My mom died May 3rd, 2023. She lived in Dallas, Texas, and was 80 years old. We weren’t estranged, but we weren’t close. I last saw her when I flew to Dallas for Thanksgiving in 2013. I stayed two weeks and spent the whole time getting drunk at her house, sobering up long enough every couple of days to drive to the convalescent facility where she was staying to visit her.
She had been in that facility for over a year by then, following a serious fall at her house, and stayed in it for the rest of her life. Or until March, 2023, when the home closed down and she was moved to a hospice facility. She died there two months later.
I said my goodbyes a few days before her death via Zoom. I am deeply estranged from my younger sister, but she was in mom’s room and orchestrated the Zoom thing via smartphone. Though she was heavily sedated for pain and non-verbal, I spoke my final peace to mom. This is a photo I took of her last time I saw her:
I’ve spent most of my time since mom’s death beating the shit out of myself for not being a better son, for not visiting her more often, for not truly talking to her about the things she had done throughout my life to both enhance it and to fuck it up.
Mostly to fuck it up, if I may be both honest and blunt. Over the years she threw a couple of sizeable monkey wrenches into the clockworks of my life. In particular she rejected and repudiated my wife. I never could forgive her for that. But it doesn’t matter now. We all end up gravel and dust scattered above and within an indifferent Earth.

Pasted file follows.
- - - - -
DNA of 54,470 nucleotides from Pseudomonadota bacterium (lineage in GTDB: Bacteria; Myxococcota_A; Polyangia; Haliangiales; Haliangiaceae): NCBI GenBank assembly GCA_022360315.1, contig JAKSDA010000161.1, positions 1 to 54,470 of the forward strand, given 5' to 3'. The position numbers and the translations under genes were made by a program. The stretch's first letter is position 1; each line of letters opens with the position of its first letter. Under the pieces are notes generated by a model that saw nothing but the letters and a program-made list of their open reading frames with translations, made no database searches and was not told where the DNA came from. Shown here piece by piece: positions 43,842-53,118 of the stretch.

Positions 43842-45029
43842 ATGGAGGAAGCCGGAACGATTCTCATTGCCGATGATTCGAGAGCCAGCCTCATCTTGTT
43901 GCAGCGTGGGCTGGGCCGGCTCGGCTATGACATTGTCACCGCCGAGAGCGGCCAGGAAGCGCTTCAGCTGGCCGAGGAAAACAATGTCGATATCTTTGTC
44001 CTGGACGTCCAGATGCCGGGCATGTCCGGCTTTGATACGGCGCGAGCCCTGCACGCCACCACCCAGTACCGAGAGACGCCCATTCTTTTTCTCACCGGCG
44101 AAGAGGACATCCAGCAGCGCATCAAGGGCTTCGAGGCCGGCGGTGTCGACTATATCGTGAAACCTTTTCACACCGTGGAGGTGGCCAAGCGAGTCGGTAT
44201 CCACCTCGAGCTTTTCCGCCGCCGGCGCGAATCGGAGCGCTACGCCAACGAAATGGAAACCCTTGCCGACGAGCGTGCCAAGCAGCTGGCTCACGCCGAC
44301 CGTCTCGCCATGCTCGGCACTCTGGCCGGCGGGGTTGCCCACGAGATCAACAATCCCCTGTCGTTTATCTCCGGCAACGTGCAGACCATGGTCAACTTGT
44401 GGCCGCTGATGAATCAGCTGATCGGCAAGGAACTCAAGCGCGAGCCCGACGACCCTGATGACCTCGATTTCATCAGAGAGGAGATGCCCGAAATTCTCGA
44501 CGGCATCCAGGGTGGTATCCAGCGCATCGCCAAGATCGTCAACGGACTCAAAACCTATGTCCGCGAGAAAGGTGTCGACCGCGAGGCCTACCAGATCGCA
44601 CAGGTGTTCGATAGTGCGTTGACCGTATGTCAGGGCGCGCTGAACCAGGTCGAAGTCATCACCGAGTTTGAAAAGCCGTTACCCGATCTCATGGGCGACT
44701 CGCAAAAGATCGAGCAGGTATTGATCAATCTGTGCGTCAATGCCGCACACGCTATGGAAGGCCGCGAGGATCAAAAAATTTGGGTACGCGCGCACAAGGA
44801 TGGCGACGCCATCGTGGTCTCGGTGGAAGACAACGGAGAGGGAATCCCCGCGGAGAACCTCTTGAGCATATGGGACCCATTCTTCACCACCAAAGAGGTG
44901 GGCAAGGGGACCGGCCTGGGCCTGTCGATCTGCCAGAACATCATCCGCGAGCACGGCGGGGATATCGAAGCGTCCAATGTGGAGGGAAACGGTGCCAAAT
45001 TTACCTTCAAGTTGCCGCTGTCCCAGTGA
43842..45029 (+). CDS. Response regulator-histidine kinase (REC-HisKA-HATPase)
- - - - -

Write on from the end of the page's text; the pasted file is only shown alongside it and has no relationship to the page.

So I’ve been sitting here for past six weeks trying to get a handle on my very complicated grief, and waiting to hear something, anything, about my mother’s estate. My sister doesn’t want any contact between us and therefore she will tell me nothing. Like I said, we’re deeply estranged.
So I’ve been coping with my grief with my photographic work, of course, which is how two weeks after mom died I stumbled across a group of young women in San Francisco holding street a memorial for a deceased friend. These women were basically partying in the streets near a Baptist church in the Sunnydale neighborhood, drinking and dancing and carrying on to honor and celebrate the life of another young woman who had recently died.
It was beautiful to behold, as were the women in the participating crowd. And it was a joyous, exuberant release of grief unlike any I had ever seen. I was honored to be allowed to photograph it.
Because these images are special to me. I look at the women in these pictures and I’m able to live through them a little. I see in them a joyous release of grief that I am unlikely to have, though I keep trying to summon up some kind of redemptive happiness in knowing my mom no longer feels any pain and nor has any Earthly worries.
Worries and pain are part of the constant feast reserved for the palates of the living. We dine on them every day. But when I look at these images of these jubilant young women, I see people turning pain into joy to honor a fallen friend.
I hope you see that too in these photographs. And I hope Boba Ryan, my mother, and Monette Lathan, whose memorial you see in these photos, truly rest in peace.
You can see all the pictures I took at this street memorial here.
The dancing kind
dances with her daughter
in the street
on the sidewalk
both of them radiant
like champions of love.
shine a light,
our own radiance.
We pick locks
we cannot see,
we cannot smell,
and gossip about things
we do not know.
others for our capture.
We stop loving
others for our cold empty.
with the children
we used to be
and wonder why,
now we’ve grown,
we don’t dance
than we used to.
(Photographed in San Bruno, California on Christmas Eve, 2020. See my other work here.)